Biodiv Sci ›› 2018, Vol. 26 ›› Issue (10): 1034-1050.  DOI: 10.17520/biods.2018122

Special Issue: 土壤生物与土壤健康

• Reviews • Previous Articles     Next Articles

Spatial patterns and assembly rules in soil fauna communities: A review

Meixiang Gao1,2, Lin Lin1,2, Liang Chang3, Xin Sun3, Dong Liu3, Donghui Wu3,4,*()   

  1. 1 College of Geographical Sciences, Harbin Normal University, Harbin 150025
    2 Heilongjiang Province Key Laboratory of Geographical Environment Monitoring and Spatial Information Service in Cold Regions, Harbin Normal University, Harbin 150025
    3 Key Laboratory of Wetland Ecology and Environment, Northeast Institute of Geography and Agroecology, Chinese Academy of Scieneces, Changchun 130102
    4 Key Laboratory of Vegetation Ecology of Ministry of Education, Northeast Normal University, Changchun 130024
  • Received:2018-04-16 Accepted:2018-07-03 Online:2018-10-20 Published:2019-01-06
  • Contact: Wu Donghui
  • About author:# Co-first authors


Identifying spatial patterns and assembly rules in communities is a central study topic in ecology. With the unprecedented rate at which biodiversity is decreasing, it is necessary to recognize the spatial patterns and assembly rules in communities in order to understand why biodiversity is being lost and to be able to protect it. However, previous studies have focused more on plant communities in above-ground terrestrial ecosystems, neglecting below-ground ecosystems, especially soil faunal communities. Indeed, soil faunal biodiversity is a crucial component of global biodiversity because soil faunal communities assist in the maintenance of important ecosystem structures and functions. Therefore, one important aim of identifying spatial patterns and assembly rules in soil faunal communities is to clarify mechanisms of maintaining soil faunal biodiversity at multiple scales, so as to promote these processes, which also maintain ecosystem structures and functions. Soil faunal communities usually form complicated spatial patterns at multiple spatial scales. Here, we propose spatial autocorrelation characteristics, and then show how the complicated spatial patterns are demonstrated by patches and gaps of soil faunal communities at multiple scales. These spatial patterns are mainly controlled by processes of biotic interactions, environmental filtering and random dispersal. Consequently, we discuss the impacts of these processes on soil faunal communities. Finally, we suggest that these three processes are essential to evaluate and construct a theoretical framework for soil faunal communities and should continue to be studied in the future. Because interest in spatial patterns and assembly rules of soil faunal communities is relatively new in China, we expect this review will promote the development of related research areas.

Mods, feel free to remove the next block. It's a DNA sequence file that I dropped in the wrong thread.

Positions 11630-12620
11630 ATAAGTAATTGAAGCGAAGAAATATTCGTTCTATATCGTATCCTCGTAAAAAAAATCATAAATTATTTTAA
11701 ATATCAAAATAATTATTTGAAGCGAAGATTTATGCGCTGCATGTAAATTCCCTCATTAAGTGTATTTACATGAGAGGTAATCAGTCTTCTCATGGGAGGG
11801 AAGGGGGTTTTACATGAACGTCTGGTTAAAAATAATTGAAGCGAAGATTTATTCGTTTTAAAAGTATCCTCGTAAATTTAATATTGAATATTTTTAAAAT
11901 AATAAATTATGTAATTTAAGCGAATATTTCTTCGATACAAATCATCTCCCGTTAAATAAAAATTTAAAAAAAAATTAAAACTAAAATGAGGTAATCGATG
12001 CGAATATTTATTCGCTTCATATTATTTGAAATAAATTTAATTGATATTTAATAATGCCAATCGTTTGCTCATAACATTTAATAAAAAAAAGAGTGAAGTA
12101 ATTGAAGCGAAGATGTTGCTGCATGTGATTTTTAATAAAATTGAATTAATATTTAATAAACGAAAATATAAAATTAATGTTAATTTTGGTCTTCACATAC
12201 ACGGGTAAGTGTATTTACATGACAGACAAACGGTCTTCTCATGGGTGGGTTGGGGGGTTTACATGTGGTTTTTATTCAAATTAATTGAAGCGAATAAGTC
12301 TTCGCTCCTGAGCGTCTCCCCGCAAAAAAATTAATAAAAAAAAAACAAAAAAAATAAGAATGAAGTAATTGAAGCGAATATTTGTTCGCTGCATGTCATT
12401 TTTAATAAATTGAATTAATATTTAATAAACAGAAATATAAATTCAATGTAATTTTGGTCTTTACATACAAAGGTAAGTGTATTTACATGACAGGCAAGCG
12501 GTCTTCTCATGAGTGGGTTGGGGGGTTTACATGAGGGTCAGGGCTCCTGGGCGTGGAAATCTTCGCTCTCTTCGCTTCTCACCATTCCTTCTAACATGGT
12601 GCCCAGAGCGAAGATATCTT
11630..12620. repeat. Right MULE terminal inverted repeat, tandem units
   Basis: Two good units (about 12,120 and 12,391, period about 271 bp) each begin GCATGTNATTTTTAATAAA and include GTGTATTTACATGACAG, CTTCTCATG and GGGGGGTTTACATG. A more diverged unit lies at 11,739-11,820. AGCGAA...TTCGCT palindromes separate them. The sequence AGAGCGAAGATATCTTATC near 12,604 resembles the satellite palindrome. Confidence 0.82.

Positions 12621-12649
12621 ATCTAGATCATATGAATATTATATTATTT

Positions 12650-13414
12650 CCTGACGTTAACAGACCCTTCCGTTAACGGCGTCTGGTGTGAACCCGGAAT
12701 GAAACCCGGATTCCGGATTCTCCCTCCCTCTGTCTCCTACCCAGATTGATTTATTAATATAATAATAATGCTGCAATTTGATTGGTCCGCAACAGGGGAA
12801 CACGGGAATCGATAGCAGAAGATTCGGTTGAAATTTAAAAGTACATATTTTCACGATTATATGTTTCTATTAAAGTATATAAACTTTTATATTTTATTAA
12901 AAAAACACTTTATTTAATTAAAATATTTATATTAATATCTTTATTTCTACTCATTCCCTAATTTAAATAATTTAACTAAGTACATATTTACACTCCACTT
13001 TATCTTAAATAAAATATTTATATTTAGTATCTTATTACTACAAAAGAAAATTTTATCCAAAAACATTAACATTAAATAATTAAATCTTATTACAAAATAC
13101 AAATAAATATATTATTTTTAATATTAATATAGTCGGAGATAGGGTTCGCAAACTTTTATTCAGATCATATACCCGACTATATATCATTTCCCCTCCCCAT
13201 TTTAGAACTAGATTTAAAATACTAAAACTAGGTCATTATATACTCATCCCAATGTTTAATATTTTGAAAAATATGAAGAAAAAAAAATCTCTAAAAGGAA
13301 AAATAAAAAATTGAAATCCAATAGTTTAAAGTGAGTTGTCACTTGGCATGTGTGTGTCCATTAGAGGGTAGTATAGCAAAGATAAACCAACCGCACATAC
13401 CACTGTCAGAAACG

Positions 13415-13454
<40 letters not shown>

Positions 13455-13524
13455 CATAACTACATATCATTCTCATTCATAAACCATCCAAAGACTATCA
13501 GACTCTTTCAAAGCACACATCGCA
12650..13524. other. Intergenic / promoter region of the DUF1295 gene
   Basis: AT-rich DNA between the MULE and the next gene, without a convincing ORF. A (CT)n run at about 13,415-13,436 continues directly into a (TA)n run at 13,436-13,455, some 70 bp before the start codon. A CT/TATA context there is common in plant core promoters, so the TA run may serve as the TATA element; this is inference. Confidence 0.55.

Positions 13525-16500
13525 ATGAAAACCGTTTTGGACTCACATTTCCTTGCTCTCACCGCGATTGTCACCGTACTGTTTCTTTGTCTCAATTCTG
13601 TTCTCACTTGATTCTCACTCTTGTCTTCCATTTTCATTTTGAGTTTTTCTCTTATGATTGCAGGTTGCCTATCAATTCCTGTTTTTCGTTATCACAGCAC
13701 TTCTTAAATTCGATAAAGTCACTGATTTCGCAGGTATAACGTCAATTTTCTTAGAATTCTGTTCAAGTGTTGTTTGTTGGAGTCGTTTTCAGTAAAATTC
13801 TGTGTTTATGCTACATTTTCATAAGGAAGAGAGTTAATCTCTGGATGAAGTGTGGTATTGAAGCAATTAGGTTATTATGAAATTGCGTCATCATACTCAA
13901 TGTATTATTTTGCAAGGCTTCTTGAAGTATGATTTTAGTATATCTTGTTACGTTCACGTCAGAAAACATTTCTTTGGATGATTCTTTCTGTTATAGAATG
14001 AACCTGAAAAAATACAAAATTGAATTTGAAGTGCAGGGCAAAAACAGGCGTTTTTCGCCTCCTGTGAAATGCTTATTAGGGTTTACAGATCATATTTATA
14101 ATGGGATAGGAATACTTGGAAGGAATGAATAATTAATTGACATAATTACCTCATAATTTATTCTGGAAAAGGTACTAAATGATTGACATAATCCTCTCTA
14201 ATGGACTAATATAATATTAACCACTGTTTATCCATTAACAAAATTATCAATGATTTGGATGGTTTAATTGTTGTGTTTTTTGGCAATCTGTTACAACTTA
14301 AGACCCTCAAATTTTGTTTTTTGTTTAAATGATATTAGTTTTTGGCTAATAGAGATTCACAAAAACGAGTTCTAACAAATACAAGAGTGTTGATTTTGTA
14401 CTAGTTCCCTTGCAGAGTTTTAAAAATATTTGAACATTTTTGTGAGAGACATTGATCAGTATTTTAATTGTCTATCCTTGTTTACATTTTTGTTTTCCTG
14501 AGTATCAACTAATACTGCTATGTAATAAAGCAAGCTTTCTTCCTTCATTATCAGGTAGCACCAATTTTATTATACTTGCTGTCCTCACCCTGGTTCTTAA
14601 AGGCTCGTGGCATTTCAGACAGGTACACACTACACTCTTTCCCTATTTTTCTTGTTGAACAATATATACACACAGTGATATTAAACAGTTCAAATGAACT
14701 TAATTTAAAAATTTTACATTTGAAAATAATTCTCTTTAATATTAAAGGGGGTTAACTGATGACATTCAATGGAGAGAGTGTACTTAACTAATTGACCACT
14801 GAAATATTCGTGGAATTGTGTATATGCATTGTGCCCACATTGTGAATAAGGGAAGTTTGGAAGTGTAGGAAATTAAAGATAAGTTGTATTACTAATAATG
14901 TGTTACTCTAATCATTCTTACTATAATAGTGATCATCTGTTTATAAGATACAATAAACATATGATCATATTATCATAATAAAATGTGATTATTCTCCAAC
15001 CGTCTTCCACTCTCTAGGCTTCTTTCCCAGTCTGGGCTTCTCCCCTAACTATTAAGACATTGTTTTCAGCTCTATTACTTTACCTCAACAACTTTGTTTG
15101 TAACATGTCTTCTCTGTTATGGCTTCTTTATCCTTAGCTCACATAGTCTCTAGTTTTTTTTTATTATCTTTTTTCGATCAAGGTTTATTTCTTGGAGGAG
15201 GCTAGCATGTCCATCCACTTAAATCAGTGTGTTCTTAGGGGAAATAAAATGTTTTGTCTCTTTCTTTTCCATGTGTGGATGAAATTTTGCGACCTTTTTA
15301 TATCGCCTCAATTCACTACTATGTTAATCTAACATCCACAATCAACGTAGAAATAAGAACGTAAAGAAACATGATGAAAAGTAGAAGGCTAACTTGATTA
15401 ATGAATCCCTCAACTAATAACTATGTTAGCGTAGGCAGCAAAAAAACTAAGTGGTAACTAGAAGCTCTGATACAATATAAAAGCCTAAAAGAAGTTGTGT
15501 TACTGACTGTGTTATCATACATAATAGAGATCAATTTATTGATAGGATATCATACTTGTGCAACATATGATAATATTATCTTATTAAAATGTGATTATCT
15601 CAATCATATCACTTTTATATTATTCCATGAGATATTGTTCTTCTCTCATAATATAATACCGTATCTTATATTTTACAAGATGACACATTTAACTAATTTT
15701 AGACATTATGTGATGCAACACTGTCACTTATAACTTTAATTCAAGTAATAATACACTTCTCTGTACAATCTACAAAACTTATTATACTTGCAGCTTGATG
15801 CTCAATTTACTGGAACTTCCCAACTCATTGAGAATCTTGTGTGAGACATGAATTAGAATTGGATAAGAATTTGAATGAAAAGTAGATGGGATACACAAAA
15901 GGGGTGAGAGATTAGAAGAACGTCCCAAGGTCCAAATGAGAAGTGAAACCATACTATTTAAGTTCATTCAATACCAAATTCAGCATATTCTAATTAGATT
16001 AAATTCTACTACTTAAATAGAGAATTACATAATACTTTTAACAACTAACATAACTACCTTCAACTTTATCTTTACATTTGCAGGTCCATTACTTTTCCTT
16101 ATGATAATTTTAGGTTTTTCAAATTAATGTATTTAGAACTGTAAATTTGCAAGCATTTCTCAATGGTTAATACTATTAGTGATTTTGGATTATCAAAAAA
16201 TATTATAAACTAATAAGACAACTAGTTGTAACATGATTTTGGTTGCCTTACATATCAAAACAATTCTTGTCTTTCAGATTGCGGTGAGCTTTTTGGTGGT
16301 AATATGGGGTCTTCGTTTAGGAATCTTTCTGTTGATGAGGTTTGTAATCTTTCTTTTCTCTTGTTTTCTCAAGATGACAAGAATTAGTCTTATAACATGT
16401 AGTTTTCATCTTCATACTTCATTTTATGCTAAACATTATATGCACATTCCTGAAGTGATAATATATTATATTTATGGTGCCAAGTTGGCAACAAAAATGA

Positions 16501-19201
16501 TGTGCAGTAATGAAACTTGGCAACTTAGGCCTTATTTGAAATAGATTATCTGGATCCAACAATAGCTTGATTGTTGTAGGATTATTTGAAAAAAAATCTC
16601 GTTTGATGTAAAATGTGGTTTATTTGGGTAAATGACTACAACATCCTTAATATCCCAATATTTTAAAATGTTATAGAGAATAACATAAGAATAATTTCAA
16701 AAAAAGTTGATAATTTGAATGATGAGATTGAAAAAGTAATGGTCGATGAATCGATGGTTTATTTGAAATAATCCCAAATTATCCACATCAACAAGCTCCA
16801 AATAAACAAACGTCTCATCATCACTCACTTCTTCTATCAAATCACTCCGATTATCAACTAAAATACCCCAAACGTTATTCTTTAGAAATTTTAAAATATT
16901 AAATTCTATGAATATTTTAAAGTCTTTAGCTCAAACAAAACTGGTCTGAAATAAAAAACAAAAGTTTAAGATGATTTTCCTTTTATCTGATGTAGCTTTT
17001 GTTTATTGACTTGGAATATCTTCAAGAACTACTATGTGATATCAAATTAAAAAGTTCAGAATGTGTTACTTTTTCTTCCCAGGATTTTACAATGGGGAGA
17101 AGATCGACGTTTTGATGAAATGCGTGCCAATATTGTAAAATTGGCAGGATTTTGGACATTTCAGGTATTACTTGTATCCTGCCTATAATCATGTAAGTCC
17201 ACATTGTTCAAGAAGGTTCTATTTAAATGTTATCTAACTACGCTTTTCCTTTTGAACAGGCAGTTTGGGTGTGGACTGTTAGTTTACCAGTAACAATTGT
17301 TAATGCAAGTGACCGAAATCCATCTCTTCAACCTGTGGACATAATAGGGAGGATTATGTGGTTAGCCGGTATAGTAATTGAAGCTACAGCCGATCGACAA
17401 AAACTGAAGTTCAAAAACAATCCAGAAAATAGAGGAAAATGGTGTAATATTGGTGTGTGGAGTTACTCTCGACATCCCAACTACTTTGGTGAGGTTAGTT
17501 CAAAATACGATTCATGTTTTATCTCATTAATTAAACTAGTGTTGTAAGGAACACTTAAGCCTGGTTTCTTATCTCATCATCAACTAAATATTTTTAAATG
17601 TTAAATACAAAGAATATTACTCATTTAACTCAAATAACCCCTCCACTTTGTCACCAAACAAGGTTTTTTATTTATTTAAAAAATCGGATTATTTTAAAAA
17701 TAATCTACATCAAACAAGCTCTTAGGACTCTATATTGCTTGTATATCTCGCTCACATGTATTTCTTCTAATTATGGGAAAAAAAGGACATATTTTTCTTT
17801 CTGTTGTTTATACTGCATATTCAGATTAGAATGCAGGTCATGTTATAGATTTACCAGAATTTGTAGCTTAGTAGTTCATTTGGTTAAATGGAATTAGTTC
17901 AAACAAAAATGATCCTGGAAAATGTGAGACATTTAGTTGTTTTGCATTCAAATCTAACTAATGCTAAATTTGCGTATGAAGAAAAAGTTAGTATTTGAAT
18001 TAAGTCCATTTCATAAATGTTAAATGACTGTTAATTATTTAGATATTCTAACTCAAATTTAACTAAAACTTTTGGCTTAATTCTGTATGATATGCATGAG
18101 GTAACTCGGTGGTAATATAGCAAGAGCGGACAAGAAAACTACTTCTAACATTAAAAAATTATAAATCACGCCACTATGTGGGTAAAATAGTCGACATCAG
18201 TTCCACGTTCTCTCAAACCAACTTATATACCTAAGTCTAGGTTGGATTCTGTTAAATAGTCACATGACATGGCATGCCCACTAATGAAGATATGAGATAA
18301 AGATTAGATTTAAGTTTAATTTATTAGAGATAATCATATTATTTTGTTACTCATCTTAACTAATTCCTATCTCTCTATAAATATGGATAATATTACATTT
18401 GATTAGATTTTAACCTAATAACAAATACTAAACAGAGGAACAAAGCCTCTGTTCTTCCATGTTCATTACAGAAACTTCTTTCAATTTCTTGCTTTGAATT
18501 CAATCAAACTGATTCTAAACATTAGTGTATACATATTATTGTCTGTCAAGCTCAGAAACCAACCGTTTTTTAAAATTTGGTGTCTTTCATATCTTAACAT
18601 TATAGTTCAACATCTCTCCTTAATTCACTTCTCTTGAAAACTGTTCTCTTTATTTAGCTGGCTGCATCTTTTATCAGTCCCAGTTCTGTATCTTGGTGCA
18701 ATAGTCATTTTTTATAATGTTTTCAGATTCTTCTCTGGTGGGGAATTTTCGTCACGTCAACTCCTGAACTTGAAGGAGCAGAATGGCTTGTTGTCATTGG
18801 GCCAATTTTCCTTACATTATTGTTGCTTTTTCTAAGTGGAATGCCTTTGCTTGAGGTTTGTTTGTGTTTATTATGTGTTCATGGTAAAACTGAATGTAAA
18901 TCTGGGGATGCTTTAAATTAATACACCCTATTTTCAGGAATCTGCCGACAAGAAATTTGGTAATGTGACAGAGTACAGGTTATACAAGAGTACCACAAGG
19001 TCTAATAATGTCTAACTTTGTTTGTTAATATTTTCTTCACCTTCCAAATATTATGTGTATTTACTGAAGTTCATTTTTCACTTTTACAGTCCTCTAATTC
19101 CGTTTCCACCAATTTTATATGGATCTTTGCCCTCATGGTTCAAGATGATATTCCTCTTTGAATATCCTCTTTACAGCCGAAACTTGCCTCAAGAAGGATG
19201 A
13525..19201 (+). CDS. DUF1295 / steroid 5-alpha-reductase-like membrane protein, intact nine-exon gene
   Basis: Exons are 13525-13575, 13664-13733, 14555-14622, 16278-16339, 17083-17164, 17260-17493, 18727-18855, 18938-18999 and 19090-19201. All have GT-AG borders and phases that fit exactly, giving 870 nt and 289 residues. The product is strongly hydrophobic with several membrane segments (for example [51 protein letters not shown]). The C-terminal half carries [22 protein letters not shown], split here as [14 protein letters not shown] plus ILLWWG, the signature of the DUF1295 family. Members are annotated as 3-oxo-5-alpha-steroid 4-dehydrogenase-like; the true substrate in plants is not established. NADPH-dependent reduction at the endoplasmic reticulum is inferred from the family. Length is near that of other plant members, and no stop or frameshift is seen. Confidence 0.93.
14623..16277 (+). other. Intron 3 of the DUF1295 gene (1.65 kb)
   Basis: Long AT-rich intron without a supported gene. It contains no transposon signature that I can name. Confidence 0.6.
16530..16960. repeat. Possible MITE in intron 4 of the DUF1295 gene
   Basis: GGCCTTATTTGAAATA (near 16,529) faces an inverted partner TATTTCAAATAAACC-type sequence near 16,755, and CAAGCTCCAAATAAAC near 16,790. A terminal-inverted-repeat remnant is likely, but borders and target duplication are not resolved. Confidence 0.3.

Key words: spatial scale, spatial heterogeneity, biodiversity maintainance, biotic interaction, environmental filtering, random dispersal